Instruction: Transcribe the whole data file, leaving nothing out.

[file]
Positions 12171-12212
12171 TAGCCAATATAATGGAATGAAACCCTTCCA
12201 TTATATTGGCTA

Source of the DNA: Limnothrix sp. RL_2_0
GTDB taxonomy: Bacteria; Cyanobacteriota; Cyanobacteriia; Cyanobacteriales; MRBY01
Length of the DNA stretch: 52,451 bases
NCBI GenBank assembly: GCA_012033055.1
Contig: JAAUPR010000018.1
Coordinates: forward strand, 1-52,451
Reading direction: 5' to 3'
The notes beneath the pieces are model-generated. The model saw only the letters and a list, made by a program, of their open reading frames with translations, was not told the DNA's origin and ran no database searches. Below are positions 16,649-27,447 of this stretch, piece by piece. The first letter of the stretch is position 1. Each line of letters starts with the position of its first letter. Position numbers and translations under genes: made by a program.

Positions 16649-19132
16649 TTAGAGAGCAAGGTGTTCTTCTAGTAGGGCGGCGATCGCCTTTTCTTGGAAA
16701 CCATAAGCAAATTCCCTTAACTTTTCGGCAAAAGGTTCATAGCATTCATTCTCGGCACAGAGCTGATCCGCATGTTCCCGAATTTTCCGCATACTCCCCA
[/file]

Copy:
Positions 12171-12212
12171 TAGCCAATATAATGGAATGAAACCCTTCCA
12201 TTATATTGGCTA

Source of the DNA: Limnothrix sp. RL_2_0
GTDB taxonomy: Bacteria; Cyanobacteriota; Cyanobacteriia; Cyanobacteriales; MRBY01
Length of the DNA stretch: 52,451 bases
NCBI GenBank assembly: GCA_012033055.1
Contig: JAAUPR010000018.1
Coordinates: forward strand, 1-52,451
Reading direction: 5' to 3'
The notes beneath the pieces are model-generated. The model saw only the letters and a list, made by a program, of their open reading frames with translations, was not told the DNA's origin and ran no database searches. Below are positions 16,649-27,447 of this stretch, piece by piece. The first letter of the stretch is position 1. Each line of letters starts with the position of its first letter. Position numbers and translations under genes: made by a program.

Positions 16649-19132
16649 TTAGAGAGCAAGGTGTTCTTCTAGTAGGGCGGCGATCGCCTTTTCTTGGAAA
16701 CCATAAGCAAATTCCCTTAACTTTTCGGCAAAAGGTTCATAGCATTCATTCTCGGCACAGAGCTGATCCGCATGTTCCCGAATTTTCCGCATACTCCCCA